Too many sides are frustrated by incomprehension
“Brexit means Brexit”, Theresa May once said – and if only it did. Leaving the European Union was never meant to be an easy thing and Britain is making a fine show of just how difficult it can be. The structural and procedural problems are, however, not even half the problem; the greater part of it is an inability of the government to meaningfully talk to the EU, to parliament or even to itself. So many people and institutions are thinking in ways that lie outside the parameters that the people they’re talking to are used to thinking within that Brexit has become a fog of mutual incomprehension as people simply talk past each other.
Ireland – which never knowingly simplifies anything political – remains as good an example as any. The British government wants no hard border but wants out of the Customs Union and Single Market, though parliament might force it back into one if not the other. Dublin is if anything even more keen to ensure no border and has the Commission’s forceful backing in that. However, the EU is equally insistent that there can’t be any breach in the external borders of the Single Market or Customs Union, meaning it is insisting that N Ireland remain in the Customs Union, with or without the rest of the UK – something that would be unacceptable to the government or the DUP, respectively.
Considering how keen all sides have been to pay lip-service to the Good Friday Agreement, this is more than a bit hypocritical. In fact, there’s nothing in the GFA about an open border, bar generalisations: a hard border might be against the spirit of the GFA but it wouldn’t be against its letter. Why is this happening? Because the EU cannot understand how important the unity of the UK is to the DUP, it can’t see how important it is to Leave activists for the UK to leave the CU, it will only consider its own initiatives, and the UK government won’t recognise how wedded the EU is to its principles and practices. All sides are talking past each other.
The same is true at home. Keen Leavers expect the government to just get on and do it, not understanding how difficult this is in practice without causing serious economic damage; keen Remainers fail to recognise the immense damage that would be dealt to trust in politics were they to block the referendum result, or water it down to such an extent it became meaningless.
The consequence of all this is, inevitably, that very little has been agreed. Hence the focus on the Backstop Agreement. This is extremely dangerous territory for the government for two reasons. Firstly, the more focus there is on the Backstop Agreement, the more it becomes, de facto, the actual agreement. And secondly, but relatedly, the more acceptable the Backstop Agreement is to the EU, the more incentive it has to play so hard on the substantive negotiations that they cannot succeed.
And yet even on the Backstop Agreement, it’s the UK which is making concession after concession. Or, if you prefer, is writing off objective after objective in the hope of getting some – any – agreement. If this all sounds a bit familiar, that’s not coincidental: it’s pretty much exactly the story of Cameron’s original negotiations which took a year of hard work but resulted in so little that the deal was junked within a week as a campaigning issue.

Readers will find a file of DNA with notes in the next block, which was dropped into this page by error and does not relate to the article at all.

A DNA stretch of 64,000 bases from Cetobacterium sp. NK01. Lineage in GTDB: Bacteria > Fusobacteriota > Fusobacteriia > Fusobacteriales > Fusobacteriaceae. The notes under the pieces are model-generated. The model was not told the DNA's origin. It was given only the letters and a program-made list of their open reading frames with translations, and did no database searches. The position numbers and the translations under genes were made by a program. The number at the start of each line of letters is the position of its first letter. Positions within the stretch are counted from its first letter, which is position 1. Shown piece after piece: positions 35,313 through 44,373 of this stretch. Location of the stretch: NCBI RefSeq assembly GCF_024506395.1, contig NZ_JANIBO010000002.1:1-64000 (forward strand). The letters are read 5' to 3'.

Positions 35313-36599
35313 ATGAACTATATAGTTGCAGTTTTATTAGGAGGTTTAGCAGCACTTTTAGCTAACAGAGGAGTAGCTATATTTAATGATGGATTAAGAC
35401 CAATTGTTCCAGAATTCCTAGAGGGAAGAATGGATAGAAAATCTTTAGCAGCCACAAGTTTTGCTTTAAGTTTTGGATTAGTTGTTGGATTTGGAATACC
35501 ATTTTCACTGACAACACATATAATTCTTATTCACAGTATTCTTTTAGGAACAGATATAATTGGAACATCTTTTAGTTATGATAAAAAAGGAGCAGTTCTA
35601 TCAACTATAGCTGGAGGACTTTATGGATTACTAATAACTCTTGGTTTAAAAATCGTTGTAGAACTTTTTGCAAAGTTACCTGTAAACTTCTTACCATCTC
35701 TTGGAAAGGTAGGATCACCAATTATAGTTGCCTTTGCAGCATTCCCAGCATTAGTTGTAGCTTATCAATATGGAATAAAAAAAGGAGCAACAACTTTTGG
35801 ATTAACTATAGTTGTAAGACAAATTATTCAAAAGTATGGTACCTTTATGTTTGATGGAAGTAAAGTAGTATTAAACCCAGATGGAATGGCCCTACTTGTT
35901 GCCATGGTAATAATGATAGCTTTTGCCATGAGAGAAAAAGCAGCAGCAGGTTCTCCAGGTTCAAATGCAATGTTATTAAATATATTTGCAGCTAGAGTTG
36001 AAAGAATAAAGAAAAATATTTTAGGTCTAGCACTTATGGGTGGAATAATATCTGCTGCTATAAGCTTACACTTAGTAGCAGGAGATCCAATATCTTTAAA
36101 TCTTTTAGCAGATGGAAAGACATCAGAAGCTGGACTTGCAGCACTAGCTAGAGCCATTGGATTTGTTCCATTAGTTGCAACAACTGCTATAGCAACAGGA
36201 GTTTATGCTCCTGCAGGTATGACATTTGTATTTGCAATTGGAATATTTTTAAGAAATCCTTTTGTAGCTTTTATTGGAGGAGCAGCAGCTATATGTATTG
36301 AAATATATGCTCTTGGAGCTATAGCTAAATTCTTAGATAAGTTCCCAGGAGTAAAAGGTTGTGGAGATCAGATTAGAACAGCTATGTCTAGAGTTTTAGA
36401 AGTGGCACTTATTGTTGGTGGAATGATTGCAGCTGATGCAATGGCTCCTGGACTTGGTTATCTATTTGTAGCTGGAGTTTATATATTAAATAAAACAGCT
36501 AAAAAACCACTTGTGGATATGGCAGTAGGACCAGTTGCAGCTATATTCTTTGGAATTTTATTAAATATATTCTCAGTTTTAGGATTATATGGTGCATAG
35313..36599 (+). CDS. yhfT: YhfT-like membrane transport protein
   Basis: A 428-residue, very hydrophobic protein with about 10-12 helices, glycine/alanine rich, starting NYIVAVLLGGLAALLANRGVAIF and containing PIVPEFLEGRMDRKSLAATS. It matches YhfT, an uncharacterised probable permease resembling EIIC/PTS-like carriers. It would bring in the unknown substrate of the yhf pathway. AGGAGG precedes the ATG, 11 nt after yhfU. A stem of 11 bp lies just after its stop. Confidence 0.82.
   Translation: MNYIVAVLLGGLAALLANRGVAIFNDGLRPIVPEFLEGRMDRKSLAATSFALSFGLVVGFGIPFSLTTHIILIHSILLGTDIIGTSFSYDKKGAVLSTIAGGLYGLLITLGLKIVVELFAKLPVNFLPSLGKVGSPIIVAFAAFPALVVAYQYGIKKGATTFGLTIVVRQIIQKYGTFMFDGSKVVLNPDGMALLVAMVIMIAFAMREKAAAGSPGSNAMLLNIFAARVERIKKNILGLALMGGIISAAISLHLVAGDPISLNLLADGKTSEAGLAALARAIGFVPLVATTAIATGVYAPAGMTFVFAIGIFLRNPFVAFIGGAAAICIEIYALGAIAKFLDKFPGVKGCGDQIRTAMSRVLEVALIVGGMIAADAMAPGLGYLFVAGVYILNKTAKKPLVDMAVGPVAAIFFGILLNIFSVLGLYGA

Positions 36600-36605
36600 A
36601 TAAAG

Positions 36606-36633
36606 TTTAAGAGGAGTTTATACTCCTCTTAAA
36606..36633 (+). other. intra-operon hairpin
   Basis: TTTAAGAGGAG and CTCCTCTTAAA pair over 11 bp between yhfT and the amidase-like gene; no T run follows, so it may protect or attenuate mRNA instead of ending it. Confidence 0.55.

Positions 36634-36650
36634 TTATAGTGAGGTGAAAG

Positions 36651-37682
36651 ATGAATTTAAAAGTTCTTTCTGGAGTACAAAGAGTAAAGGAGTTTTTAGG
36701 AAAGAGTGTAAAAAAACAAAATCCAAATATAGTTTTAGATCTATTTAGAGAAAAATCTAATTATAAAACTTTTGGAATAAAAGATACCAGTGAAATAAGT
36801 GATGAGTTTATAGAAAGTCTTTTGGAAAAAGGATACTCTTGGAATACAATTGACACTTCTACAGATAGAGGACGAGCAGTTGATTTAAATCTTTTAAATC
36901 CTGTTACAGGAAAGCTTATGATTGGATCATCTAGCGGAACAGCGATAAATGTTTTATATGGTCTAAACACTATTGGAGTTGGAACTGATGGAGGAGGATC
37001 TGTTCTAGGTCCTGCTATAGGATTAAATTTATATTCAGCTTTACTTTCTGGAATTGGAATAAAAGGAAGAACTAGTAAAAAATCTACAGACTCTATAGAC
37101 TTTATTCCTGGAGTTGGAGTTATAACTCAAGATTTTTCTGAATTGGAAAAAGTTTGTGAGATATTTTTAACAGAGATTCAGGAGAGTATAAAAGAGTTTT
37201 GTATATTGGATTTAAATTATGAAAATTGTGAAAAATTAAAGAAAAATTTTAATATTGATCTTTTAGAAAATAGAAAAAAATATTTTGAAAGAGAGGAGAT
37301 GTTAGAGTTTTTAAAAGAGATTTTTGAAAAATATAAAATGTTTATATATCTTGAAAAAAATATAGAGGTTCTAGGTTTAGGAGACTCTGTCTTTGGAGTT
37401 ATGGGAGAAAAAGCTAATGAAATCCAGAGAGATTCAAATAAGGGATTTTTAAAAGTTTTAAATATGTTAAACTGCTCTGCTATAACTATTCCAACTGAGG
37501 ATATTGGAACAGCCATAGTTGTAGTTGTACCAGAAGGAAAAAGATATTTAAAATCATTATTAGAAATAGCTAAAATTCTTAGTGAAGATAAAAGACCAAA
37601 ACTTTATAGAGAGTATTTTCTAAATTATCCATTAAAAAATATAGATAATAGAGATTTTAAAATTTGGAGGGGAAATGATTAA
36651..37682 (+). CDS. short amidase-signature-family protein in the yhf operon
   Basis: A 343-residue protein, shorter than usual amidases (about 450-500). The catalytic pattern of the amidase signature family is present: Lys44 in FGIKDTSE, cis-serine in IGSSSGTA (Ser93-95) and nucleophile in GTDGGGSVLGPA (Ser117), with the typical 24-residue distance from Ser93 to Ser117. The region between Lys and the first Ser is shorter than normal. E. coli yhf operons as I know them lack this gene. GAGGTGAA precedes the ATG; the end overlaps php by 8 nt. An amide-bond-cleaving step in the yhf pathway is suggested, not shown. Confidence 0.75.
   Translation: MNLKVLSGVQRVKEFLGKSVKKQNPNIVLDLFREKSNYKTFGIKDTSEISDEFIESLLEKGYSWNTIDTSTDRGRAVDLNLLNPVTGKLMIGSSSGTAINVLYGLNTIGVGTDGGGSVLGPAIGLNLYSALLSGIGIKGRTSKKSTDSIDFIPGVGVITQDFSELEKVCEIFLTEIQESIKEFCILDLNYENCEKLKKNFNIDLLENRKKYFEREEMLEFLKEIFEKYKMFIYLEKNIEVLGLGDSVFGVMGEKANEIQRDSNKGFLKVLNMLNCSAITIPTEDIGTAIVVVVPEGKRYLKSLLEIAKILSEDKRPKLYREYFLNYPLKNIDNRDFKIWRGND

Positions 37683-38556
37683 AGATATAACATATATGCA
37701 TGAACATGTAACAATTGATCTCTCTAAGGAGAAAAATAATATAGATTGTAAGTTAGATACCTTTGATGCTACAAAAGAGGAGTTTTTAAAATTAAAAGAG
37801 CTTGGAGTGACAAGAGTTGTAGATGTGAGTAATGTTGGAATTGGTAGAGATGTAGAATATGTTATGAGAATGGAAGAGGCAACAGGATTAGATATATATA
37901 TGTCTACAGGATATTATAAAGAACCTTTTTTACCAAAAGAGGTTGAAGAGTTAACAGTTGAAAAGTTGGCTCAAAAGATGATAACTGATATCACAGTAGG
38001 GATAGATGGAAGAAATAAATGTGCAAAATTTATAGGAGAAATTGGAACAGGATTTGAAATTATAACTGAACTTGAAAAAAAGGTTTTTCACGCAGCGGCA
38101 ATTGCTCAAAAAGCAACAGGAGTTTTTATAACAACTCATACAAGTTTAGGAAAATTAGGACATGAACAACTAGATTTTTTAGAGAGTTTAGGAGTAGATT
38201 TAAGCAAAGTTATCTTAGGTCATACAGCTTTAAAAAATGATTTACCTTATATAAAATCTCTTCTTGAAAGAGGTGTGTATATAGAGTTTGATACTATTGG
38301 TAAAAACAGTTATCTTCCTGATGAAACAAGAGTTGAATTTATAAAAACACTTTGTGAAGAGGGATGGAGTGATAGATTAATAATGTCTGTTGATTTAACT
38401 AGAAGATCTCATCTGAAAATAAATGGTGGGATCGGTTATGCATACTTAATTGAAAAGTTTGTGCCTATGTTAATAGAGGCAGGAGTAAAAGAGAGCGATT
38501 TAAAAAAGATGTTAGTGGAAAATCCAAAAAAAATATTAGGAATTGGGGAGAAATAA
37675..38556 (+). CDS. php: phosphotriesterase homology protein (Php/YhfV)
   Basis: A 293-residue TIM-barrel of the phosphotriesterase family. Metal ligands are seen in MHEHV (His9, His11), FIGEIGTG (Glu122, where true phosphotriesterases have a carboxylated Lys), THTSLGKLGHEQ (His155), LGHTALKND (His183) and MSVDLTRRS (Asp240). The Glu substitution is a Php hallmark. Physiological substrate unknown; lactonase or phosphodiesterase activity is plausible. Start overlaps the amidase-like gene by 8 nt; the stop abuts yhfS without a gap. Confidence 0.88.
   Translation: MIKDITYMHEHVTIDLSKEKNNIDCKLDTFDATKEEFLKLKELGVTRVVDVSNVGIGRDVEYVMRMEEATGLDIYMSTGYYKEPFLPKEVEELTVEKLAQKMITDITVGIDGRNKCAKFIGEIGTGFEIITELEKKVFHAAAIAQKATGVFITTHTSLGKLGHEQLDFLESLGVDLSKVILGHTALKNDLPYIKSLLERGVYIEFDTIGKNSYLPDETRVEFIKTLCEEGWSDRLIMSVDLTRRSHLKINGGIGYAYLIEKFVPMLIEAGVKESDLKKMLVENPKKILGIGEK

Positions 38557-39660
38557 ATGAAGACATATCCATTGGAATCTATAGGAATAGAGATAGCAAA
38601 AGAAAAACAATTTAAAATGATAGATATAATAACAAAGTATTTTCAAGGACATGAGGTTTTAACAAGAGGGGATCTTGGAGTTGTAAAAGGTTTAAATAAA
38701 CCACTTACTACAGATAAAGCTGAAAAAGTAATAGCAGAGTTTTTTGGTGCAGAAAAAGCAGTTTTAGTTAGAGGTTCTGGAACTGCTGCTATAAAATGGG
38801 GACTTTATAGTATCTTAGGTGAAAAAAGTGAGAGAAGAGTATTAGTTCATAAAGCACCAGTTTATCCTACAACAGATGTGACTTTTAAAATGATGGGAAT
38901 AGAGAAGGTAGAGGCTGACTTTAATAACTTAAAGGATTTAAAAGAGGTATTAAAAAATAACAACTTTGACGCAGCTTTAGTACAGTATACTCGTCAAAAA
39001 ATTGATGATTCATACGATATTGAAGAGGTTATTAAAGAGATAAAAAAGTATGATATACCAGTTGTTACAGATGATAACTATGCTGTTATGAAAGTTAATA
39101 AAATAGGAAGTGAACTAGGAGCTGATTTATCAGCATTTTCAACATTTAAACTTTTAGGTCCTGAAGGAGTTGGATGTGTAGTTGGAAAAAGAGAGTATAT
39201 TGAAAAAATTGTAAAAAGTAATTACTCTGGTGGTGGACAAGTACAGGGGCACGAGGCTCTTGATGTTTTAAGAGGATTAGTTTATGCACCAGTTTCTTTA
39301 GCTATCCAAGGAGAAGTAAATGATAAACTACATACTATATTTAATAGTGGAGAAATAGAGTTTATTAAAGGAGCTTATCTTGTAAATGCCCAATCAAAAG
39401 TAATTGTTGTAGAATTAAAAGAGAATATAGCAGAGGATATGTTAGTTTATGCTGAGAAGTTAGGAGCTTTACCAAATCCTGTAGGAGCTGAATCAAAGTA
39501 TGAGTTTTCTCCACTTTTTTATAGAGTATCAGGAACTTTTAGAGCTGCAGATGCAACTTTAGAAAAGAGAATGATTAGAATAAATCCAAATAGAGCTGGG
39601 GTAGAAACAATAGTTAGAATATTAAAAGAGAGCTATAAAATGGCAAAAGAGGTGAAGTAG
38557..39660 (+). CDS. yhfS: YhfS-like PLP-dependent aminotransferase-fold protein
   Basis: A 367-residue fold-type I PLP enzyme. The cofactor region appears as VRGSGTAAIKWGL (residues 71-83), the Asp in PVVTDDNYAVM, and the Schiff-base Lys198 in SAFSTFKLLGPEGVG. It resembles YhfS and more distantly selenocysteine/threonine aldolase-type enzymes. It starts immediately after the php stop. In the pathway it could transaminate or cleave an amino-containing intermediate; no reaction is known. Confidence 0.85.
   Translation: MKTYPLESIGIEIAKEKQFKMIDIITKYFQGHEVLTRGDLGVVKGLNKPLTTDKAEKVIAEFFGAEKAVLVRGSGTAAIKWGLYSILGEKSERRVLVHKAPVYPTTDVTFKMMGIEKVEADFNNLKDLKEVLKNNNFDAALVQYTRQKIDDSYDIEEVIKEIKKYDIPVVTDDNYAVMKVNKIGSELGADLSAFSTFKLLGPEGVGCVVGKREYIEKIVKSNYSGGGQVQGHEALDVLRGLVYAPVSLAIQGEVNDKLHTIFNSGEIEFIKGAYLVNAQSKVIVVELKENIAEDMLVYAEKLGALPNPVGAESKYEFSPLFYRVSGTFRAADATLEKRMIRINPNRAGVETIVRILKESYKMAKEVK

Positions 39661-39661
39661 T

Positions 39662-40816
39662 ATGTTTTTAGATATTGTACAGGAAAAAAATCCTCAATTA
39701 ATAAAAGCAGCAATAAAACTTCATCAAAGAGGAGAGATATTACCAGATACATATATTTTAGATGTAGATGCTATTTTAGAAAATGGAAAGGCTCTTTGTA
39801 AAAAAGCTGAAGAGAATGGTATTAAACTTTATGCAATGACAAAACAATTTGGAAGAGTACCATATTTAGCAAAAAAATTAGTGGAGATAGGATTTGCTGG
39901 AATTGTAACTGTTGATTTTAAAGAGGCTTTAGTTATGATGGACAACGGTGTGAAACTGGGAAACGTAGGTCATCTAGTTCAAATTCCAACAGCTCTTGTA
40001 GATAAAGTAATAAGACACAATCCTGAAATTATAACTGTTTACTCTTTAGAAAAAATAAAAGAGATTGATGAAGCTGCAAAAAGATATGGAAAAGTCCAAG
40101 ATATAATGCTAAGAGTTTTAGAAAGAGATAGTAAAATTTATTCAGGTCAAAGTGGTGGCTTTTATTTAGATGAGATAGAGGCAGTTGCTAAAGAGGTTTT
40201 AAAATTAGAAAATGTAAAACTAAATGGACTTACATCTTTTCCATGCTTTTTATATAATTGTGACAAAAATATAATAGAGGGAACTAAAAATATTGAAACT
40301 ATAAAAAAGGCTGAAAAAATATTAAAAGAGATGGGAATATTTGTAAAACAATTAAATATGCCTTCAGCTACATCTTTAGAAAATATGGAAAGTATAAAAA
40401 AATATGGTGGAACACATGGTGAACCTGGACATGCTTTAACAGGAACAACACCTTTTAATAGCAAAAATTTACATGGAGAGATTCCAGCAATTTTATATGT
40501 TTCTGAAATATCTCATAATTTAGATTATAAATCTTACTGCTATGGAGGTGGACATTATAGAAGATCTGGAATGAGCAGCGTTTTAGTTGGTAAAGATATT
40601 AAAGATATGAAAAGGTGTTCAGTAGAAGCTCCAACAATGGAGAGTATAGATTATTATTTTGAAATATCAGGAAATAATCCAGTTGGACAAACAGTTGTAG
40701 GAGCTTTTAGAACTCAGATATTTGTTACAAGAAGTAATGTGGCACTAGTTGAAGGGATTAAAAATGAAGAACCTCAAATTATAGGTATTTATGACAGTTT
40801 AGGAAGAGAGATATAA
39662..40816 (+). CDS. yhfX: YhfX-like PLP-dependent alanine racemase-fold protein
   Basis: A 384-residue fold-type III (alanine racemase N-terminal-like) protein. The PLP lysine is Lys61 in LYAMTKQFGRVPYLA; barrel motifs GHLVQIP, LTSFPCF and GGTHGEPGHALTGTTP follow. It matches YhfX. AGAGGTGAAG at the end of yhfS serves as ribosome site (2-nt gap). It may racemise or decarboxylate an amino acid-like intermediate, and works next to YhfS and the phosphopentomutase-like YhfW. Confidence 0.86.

The one negotiating tactic that Cameron did not take, and which May has not taken, was to walk away. In not so doing, both PMs implicitly confirmed to the EU that any deal was better than no deal, despite earlier assertions. The problem with that is that if the PM comes back with a really bad deal, she might not get it through parliament, which’d not only be No Deal but No Deal and No Time.
In truth, both sides’ negotiating teams know that No Deal after Brexit would be economically disastrous from Britain, if that state lasted any time – though it would be bad for the EU too, and especially for Ireland, for whom so much European trade comes via Britain. But unless a red line is seen to mean a red line then the other side will keep pushing hard wherever they want.
And to add to that is the culture that in Europe a deal is always done. The deal might be done at the final hour (or sometimes even beyond the supposedly final hour), but Eurofudge remains the sweet of the day – as it most certainly is with Brexit.
Unfortunately, fudge is not what Brexiteers want. The Fudge Culture is exactly what they object to: of the diplomatic-ministerial class making agreements far above the people, whose votes mean little; the Project rolls on. Brexit was an explicit rejection of not just the Project but its methods. As such, a failure to disengage from either the methods or the EU itself will go down very badly. Indeed, such a deal will surely be unsaleable to those who believe in Brexit, or even many of those who believe in honouring the referendum result.
Boris may, in his own way, have been right that it’s the Trump playbook that’s needed now. Given the positions adopted by the Commission and by Ireland, the options are close to being No Deal or No Brexit, which are equally unacceptable. Given the positions of the DUP and Tory Brexiteers in the Commons and the cabinet, that means No Deal.
So if the course of No Deal is set then far better to bring it on now, declare the unacceptability of the EU’s current negotiating positions, terminate the talks and walk out, than wait to be ambushed by the steamroller of events in December or next year. That at least gives time to pick up the pieces. And having shaken things up and proven that red lines really do mean red lines (as well as potentially a hard border in Ireland and no £39bn), perhaps new options might open up that wouldn’t do otherwise.
Which is why Mrs May needs to discover the Prime Ministerial Handbag.